So when we think of Disney, most people think of odd little cartoons running around or unrealistic princesses in pretty dresses with no voice. Often, we also associate Disney with children. There’s no doubt about it, Disney does relate to children very effectively. The language is suitable, easy to comprehend and not obnoxious. There are very few scenes that are very graphic or sexualised. However, there is a strong link between Disney and Shakespeare. For example, the Lion King. Simba’s uncle kills his father, his father comes back as a ghost, Simba can’t really cope with the loss of his father and isn’t sure he’s up to the job, he also has two funny friends who help him on his way: doesn’t this sound alarmingly like Hamlet? Ok, take out the fact their lions, remove the odd hacoonamatata s, and the fact the hyienas killed Scar and it’s basically the same story.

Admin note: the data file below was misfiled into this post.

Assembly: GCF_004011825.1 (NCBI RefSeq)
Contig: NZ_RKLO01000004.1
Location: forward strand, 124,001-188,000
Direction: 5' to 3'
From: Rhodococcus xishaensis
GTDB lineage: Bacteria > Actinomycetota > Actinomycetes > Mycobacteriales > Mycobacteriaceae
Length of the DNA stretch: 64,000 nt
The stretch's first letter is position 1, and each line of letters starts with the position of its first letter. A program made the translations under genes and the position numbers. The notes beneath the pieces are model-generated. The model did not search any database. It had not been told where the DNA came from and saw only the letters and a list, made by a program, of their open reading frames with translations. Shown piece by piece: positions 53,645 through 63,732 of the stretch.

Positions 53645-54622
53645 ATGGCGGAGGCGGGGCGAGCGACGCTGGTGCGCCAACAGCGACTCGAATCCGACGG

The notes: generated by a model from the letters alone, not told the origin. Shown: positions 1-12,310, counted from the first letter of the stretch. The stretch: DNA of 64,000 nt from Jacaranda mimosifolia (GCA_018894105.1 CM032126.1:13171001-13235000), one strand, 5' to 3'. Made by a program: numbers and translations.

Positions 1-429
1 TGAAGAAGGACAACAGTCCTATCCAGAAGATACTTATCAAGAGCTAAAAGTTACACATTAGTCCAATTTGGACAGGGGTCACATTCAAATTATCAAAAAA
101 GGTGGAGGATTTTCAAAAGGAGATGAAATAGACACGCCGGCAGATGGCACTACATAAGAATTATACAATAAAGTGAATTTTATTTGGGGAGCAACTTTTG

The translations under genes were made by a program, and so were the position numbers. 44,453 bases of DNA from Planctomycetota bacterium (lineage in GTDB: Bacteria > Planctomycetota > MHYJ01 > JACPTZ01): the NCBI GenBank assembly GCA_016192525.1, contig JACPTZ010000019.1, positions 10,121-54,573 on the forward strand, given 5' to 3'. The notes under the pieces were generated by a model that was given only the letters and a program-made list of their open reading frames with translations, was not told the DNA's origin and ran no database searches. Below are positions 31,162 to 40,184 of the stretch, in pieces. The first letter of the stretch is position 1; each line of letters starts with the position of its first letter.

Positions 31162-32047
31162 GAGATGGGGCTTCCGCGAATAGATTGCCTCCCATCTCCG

You could say that’s a bit of a stretch, but actually Shakespeare appeares in other Disney films. In the remake of Beauty and the Beast, Belle reads out ” there were never a story of more woe than this of Juliet and her Romeo.” So although the storyline isn’t based around Shakespeare, Romeo and Juliet features heavily in Beauty and the Beast.
Iago- that famous manipulator in Othello- also makes an appearance in Aladdin as the Sultan’s bird.
In the scene where Aladdin asks the genie to grant his wish to make him a prince, the genie replies ” Caesar salad.. et this Bruno” which is in fact a quote from Julius Caesar Act 3 scene 1 as Caesar is dying.
The Hunchback of Notre Dame also has many references to The Merchant of Venice- the Gargoyles quote it in their speech when Quasimodo is deciding whether to go to the party or not.
So the next time you want a soppy film, or your babysitting or chilling with the kids, have a deeper look into what exactly you are watching because Disney is for kids. But it’s also for adults.